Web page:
Published: February 16, 2011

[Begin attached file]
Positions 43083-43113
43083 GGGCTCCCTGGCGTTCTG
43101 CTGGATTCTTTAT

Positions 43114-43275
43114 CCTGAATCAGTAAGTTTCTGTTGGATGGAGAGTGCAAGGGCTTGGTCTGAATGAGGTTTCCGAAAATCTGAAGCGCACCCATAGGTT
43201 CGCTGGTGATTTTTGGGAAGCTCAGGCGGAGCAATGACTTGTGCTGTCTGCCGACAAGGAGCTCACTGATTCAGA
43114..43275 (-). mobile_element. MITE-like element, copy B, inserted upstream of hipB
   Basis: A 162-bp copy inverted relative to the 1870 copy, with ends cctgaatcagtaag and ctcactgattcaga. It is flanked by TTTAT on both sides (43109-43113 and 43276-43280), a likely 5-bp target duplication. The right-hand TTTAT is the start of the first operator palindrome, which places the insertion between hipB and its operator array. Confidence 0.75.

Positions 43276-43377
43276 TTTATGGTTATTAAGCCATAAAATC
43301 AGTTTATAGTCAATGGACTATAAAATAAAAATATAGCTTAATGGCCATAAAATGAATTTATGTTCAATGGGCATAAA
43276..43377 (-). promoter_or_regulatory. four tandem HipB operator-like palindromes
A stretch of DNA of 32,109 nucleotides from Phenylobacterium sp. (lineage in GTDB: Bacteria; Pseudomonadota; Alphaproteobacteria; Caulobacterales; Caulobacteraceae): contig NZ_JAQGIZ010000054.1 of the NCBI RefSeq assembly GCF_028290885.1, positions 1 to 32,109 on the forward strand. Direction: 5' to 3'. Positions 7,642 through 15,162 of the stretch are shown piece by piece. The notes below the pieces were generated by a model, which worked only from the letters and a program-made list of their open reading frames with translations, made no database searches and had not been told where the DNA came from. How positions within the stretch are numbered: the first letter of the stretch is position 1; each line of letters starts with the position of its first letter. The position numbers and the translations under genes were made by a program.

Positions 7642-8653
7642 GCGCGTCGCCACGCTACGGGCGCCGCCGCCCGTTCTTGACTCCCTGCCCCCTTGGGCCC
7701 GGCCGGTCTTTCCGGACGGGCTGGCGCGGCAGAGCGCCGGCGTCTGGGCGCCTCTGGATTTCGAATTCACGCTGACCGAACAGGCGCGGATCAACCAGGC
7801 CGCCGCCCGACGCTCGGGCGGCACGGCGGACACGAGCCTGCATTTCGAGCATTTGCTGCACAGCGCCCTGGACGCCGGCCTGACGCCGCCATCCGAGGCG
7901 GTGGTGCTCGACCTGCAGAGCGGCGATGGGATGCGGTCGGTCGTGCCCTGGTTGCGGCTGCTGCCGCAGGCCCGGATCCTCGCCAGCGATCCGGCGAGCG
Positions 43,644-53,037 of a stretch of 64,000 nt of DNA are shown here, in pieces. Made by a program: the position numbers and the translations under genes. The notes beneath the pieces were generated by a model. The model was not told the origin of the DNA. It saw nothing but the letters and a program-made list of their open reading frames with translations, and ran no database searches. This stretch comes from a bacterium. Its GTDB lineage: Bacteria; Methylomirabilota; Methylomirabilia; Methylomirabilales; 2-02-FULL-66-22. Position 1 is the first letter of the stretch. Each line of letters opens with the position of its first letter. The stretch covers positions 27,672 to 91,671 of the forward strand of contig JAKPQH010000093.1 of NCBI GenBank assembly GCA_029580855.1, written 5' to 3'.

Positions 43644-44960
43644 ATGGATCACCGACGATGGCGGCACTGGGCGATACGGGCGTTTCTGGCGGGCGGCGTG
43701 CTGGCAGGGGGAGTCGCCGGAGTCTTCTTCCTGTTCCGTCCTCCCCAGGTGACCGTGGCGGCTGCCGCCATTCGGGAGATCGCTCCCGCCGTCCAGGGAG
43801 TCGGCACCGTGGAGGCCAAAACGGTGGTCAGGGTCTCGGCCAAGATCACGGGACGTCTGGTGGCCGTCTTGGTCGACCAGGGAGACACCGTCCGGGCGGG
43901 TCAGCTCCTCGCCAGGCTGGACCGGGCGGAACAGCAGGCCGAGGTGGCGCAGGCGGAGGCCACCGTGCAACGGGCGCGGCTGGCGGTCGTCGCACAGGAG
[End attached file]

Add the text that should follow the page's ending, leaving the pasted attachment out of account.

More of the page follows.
The rest will be left up to the city manager, who takes over the day-to-day operation of the city. The city manager typically prepares a budget for consideration by the council, hires, terminates and supervises city employees and carries out council policies. Ward 1 Councilor Alex Buhler pointed out to Deem that in Lebanon, the council has always been a “policy making board” but those policies are not always carried out by the mayor or city employees. Buhler read from information provided by Deem that noted a council cannot make informed decisions without adequate and accurate information, noting “that’s the problem we have.” Deem said the city manager would be required by his contract to provide information, and if he or she doesn’t perform their job adequately, the city manager can be fired by a majority vote of the council. “You’ve got accountabilities that are black and white,” Warmath said in regards to the city manager. Deem said most city managers will work for at least three years in a city as long as the salary is competitive with any neighboring cities that also operate with the city manager form of government. What sets the city manager apart from a typical mayor, Deem said, is the professional experience and qualifications that are required. He pointed out a candidate for mayor only has to be a citizen of the city. “A city manager will usually have a Master’s degree in Public Administration and at least 10 to 15 years worth of experience,” Deem said. The mayor’s position becomes more of a ceremonial position, Deem pointed out, adding the role and responsibilities of the mayor will be left up to how the council changes its charter if they decide to move to the city manager form. “If a mayor had a clear vision for this city and was elected by a mandate of the people, he could get a lot of things done if he didn’t have to handle the day-to-day operations,” Deem said. The typical salary for a city manager ranges from $95,000 to $110,000 per year, but Deem said there were some outliers, such as Brentwood’s city manager salary of $160,000 and LaVergne’s salary of $75,000. The council was concerned about the turnover rate of the city manager, who could choose to leave for another city manager position after a short period of time. Lebanon Mayor Philip Craighead felt the city managers don’t stay as long as Deem initially suggested. In order for the city to change its form of government, Deem said it would require a two-thirds majority vote to begin the process of changing the city charter and then the council could either put the change up to a referendum or approve the charter changes by another two-thirds vote of the council. Deem said that MTAS would assist the city in simplifying its 75-page charter and would essentially “work for free” to change the charter. He added that the process would take up to two years before the city would be ready to switch forms of government.Later, during the council’s regular scheduled meeting, several councilors expressed displeasure with a number of Year End line item transfers on second reading made by Commissioner of Finance and Revenue Russell Lee. The transfers involved adjustments by auditors to payroll items in one ordinance and non-payroll items in a second for the 2009-2010 fiscal year budget. The adjustments came six months after the city closed its books for that fiscal year. “I’m OK with the payroll, but when I look down through here, there are so many things that aren’t payroll,” Barry said. Buhler said he felt the adjustments should be made earlier and not six months after the fact. Warmath said the adjustments, totaling close to $2 million, showed the city wasn’t budgeting tightly. “Two million dollars of an $18 million budget, that’s 10 percent of our budget,” Warmath pointed out. “You’re swinging a lot of money.” Lee said he could make the adjustments earlier, but waiting until this point in time allows for him to make all of them at once, instead of having some that almost always show up several months after closing the books. The council approved the line item transfers with a vote of 5-1 on both ordinances as Buhler voted against both. The council also approved funding for the Cedar City Trail extension between Hickory Ridge Road and Leeville Pike on first reading by a vote of 5-1 with Buhler voting no. “Wait three or four months, we’ll know more about the budget in April,” Buhler asked, expressing concerns with the city having to spend $110,000 on design before drawing on the $1 million grant it was awarded for the project. Jeff Baines, commissioner of Public Works, said the city must be ready for construction by August 2013, which if they waited until July to begin the design, would make reaching the deadline difficult. If the deadline is not met, the city would lose the grant money. “It’s time to move on with this,” Craighead said, adding that the city would produce the remainder of its $250,000 match through land donations and other in-kind work. Buhler and other councilors noted they were worried about the cost of maintenance for the trail once it is completed, which will bring more costs on the city in the future. William Porter, parks supervisor, said it will cost money to maintain the trail. Also, the council passed two ordinances on first reading that would make way for the transit-oriented Hamilton Springs development, the first of its kind in Middle Tennessee.The first ordinance annexed property into the city of Lebanon off Old Horn Springs Road and the second rezoned 221 acres of land from the Hamilton Springs Planned Unit Development to the Hamilton Springs Specific Plan.The council set another work session at 5 p.m., Tuesday, March 1 prior to its regular meeting to discuss water/sewer budgets and other matters.Staff Writer Patrick Hall may be contacted at firstname.lastname@example.org.